Ethnographic exploration of the ways girls' relationships shape their consumption of science discourses.

Lead Research Organisation: Newcastle University
Department Name: Sch of Geog, Politics and Sociology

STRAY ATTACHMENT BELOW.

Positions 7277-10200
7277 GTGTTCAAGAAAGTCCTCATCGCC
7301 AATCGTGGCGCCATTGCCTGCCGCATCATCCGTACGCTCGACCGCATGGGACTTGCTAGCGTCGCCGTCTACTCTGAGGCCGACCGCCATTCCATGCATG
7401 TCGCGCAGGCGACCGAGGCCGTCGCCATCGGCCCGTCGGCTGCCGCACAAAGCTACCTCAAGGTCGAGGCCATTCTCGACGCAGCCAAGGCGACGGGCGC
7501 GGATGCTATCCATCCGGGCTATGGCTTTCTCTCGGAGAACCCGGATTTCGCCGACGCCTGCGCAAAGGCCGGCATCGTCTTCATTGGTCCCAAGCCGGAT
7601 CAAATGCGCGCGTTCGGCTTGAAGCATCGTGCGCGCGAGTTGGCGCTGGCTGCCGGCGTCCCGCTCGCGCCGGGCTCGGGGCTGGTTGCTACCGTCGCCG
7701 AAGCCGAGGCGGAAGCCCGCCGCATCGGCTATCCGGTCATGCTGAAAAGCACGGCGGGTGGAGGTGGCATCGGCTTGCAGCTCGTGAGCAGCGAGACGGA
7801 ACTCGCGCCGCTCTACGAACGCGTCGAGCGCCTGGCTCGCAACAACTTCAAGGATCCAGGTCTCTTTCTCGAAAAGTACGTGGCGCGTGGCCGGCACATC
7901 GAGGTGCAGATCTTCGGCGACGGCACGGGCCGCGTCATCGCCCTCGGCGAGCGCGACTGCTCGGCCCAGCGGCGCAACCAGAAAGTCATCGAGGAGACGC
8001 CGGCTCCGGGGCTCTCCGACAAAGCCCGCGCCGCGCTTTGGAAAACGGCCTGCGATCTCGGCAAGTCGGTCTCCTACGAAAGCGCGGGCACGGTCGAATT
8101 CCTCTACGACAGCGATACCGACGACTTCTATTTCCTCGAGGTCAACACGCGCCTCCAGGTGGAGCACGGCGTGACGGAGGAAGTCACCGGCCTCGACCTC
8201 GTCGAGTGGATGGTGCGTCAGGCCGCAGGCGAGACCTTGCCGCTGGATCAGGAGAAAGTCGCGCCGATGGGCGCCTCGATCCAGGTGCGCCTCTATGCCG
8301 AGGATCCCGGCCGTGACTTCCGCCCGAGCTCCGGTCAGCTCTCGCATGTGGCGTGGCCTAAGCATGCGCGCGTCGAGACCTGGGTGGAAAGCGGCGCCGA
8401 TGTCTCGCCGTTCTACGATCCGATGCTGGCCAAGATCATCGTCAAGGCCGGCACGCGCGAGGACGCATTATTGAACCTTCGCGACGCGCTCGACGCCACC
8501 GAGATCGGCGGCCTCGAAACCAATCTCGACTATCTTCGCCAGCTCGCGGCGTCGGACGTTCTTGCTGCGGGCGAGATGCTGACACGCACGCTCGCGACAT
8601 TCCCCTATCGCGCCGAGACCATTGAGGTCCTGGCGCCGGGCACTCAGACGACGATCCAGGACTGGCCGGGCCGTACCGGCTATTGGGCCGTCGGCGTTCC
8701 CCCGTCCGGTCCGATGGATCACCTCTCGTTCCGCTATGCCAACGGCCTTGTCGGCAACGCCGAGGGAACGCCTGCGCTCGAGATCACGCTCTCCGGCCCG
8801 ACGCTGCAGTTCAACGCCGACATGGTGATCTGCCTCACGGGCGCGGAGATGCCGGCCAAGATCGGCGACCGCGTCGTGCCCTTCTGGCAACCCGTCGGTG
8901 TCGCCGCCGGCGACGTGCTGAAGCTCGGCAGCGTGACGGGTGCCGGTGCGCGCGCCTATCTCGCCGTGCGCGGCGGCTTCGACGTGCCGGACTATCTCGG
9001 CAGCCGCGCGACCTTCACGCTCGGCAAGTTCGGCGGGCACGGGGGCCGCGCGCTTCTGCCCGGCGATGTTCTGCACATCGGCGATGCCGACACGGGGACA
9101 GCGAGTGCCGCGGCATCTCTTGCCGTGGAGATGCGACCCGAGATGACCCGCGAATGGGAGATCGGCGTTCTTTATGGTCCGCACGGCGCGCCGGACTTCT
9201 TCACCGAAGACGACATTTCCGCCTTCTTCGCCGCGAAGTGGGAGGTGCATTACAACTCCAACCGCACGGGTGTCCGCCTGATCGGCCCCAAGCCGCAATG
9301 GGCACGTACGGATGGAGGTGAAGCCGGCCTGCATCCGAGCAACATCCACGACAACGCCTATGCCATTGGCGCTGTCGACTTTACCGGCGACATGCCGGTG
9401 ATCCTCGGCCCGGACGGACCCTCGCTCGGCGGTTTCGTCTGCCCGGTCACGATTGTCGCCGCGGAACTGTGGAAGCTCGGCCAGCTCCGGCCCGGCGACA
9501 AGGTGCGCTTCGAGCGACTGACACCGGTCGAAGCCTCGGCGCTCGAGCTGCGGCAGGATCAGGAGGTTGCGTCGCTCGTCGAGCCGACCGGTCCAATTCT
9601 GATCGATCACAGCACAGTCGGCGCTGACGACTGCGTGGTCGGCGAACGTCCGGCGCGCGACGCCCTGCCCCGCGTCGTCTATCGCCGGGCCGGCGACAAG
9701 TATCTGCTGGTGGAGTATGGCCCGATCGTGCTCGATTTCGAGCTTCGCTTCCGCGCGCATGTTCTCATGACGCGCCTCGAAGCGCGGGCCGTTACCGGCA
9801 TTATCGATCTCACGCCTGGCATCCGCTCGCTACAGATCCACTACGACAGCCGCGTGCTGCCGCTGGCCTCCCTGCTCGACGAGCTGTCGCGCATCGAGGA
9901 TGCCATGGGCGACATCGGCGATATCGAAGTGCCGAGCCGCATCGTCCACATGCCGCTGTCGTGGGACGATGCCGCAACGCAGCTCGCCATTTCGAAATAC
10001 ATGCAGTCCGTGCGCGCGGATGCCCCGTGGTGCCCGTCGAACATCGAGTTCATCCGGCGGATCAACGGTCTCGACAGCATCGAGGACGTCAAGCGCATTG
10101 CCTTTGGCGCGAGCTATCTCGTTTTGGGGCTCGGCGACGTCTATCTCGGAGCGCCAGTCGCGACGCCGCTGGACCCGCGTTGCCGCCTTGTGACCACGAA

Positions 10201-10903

Science, Technology, Engineering and Maths (STEM) careers have a substantial gender imbalance. Initial differentiation between men and women occurs during education, at the point when children can choose what to study. The percentage of women in post-16 STEM education remains low despite the numerous Initiatives to encourage increased female participation. Feminist literature identifies the masculine gendering of STEM subjects as a key impediment to gender equality (Cockburn 1997, Faulkner 2009, Francis et al 2017, Keller 1987, Sismondo 2010, Wajcman 2010, Watt et al 1998). However, this literature does not examine STEM gendering as part of the broader context of young women's lives. This research examines how STEM discourses are situated and played out as part of girls' everyday experiences. By investigating how girls perceive, interpret and act STEM through their relationships and everyday interactions, a richer and more holistic understanding of the emergence of STEM gender inequality can be gained. This project is novel in combining insights from Feminist STS with ethnography of young women's lives, to understand how identities are produced in the course of growing up. Participant observation will be undertaken with 15 - 16 year olds to understand how gendering occurs and is interpreted during the period girls' are making their post-16 education choices, as well as documentary analysis to explore gendered discourses built into the science curriculum. The findings will produce new insights to better inform interventions aimed rectifying the gender imbalance of STEM subjects and provide new tools to help in undermining the inequality.


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